The US dollar extends its downtrend with the Swiss franc today following a short-term consolidation from the steep drop yesterday. Trader sentiment for the Dollar-Franc has been propelled by movements in the stock markets recently. However, looming automatic government spending cuts in the US pose a threat to the Dollar, while the Franc looks to gain from economic data across the Atlantic.
The world’s largest economy could take a big hit from automatic government spending cuts even if Congress only leaves them in place for a month or two. The Congressional Budget Office said on Tuesday the cuts would translate into $42 Billion less in federal spending between the beginning of March and the end of September. Congress has been scrambling to find a way to postpone the budget cuts, but has shown little sign of progress. In its report this week, the CBO projected that the economy would grow 1.4 percent this year if the austerity measures kick in. At that pace, the jobless rate would average 8 percent in the fourth quarter, just above the 7.9 percent reading from January.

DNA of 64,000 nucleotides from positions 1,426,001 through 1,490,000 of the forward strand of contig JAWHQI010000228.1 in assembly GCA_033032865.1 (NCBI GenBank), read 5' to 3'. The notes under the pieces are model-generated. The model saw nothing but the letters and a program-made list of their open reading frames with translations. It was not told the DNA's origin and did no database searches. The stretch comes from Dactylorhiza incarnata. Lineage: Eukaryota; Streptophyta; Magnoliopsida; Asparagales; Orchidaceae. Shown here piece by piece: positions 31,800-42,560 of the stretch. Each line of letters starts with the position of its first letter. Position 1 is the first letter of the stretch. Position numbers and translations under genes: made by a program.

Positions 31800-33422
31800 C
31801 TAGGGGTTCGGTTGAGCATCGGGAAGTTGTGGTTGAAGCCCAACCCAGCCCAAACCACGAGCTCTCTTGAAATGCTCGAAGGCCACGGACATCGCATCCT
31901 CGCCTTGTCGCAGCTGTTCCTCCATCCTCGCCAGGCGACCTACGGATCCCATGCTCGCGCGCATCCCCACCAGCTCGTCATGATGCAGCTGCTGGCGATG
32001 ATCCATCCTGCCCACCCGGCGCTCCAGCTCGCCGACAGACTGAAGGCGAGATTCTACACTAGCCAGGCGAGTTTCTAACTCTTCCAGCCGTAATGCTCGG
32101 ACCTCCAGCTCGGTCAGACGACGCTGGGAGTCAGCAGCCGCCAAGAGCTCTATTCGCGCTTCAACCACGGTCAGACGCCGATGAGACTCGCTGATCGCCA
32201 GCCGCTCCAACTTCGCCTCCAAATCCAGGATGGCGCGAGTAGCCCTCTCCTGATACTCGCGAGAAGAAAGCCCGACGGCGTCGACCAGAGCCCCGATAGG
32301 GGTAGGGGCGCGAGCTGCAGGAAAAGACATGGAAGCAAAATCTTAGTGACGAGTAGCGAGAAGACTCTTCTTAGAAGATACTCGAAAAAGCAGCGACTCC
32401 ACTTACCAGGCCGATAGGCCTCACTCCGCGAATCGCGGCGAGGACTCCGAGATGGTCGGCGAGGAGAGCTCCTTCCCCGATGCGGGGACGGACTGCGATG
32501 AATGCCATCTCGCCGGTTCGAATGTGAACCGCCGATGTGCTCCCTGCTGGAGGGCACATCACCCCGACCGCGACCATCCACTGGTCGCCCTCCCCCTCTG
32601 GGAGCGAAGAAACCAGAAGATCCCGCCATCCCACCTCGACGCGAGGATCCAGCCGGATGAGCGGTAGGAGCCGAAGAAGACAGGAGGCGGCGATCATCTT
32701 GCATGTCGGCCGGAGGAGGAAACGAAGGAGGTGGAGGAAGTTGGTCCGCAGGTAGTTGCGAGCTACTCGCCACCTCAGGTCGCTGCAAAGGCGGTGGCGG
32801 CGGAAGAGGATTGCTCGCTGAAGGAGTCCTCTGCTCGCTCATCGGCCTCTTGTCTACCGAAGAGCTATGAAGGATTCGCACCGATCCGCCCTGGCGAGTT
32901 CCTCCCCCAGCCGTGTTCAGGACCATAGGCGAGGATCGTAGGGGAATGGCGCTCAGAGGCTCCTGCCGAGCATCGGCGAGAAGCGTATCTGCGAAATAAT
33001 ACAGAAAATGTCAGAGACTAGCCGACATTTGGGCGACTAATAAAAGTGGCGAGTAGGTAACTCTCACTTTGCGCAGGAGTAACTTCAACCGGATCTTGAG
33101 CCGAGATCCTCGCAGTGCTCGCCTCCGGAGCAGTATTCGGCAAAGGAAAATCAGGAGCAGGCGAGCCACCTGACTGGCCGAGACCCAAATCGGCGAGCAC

On the other hand, the Swiss National Bank’s foreign exchange reserves fell for the fourth consecutive month in January, as the Franc pulled away from the 1.20 per Euro limit the central bank imposed in September 2011. The SNB held 427.049 Billion Swiss francs in foreign currency at the end of January, compared with a revised 427.196 Billion for December. With sentiment in the Euro Zone improving gradually, there is an ease in pressure on the SNB to step in and defend the 1.20 limit.
Further, Spain’s Treasury issued 4.6 Billion Euros of debt earlier today in a triple bond sale. Yields were higher on the shorter-dated paper from previous auctions a month earlier, as debt issue reached above the top end of the target range.
The Greenback is in for more bearish pressure today as trades favor the Franc, which suggests a sell bias for the USDCHF. Nevertheless, it is pertinent to look out for price appreciation from likely technical corrections on the currency pair’s movement.